The pitch was a vertical lieback corner. I placed a good piece at a good stance, another a little higher and I was starting to get pumped. I could see what looked like another stance for a piece and also could see good holds to the top out and thought I could make it. By the time I got to the stance I was getting really pumped and there was no way I could put in another piece and finish the pitch so I went for it.

I got to the topout holds I completely underestimated how good the holds were given how completely pumped out I was. I still thought I could make it but had nothing left in the tank. Straining to get my feet up to something other than crappy smears something popped and I was sailing. I somehow managed to take a head first swan dive back down the pitch so I tucked my head and hoped for the best. Came out with only a few scrapes but it fried my lead head for the day so I ended up pulling on gear to finish. Would have been a whole lot messier without my helmet!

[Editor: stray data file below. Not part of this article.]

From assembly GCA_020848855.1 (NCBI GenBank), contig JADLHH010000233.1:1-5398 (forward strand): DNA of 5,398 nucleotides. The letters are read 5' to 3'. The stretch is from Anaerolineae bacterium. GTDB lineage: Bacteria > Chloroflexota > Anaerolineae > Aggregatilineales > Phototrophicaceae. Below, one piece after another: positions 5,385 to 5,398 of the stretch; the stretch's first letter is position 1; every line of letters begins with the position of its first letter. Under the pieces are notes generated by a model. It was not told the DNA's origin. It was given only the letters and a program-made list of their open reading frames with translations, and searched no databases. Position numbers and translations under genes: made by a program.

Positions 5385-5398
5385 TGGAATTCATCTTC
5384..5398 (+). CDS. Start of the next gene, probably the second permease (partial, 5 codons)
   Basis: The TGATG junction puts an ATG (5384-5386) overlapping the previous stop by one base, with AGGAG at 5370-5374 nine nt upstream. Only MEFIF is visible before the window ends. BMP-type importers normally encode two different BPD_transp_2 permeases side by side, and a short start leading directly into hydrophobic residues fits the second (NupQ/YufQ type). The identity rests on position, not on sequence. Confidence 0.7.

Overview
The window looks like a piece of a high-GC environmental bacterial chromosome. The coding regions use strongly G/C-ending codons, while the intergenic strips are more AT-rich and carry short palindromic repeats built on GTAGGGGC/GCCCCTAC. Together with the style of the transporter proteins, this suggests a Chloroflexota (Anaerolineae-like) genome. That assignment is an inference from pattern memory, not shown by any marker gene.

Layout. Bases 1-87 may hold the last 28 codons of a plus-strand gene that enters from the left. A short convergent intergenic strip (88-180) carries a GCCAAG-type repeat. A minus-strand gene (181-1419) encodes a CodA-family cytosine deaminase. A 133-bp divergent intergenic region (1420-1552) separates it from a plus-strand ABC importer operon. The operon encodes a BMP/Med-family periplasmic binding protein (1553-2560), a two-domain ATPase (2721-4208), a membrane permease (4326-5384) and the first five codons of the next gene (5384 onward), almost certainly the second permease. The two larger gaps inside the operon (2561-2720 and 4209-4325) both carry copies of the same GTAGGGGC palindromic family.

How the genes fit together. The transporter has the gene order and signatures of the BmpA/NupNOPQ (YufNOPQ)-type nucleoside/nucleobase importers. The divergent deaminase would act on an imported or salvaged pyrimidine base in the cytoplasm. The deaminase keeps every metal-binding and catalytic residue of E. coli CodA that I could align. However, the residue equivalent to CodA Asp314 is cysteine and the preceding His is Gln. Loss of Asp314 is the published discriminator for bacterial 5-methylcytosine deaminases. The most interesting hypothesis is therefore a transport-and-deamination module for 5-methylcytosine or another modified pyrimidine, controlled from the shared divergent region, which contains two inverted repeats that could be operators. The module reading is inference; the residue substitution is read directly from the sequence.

In one sense I evaluated correctly. The fall was safe, since I took just about the worst fall possible without injury, and the gear was good. OTOH I underestimated the difficulty and how pumped I was. From an injury perspective it was a reasonable risk but from a scaring the living shit out of me perspective I should have place the piece.


jt512


Jun 19, 2010, 4:32 PM
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Re: [hafilax] sew it up or just go for it? [In reply to]
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hafilax wrote:
I came up with the short end of the stick running it out a few weeks ago.

The pitch was a vertical lieback corner. I placed a good piece at a good stance, another a little higher and I was starting to get pumped. I could see what looked like another stance for a piece and also could see good holds to the top out and thought I could make it. By the time I got to the stance I was getting really pumped and there was no way I could put in another piece and finish the pitch so I went for it.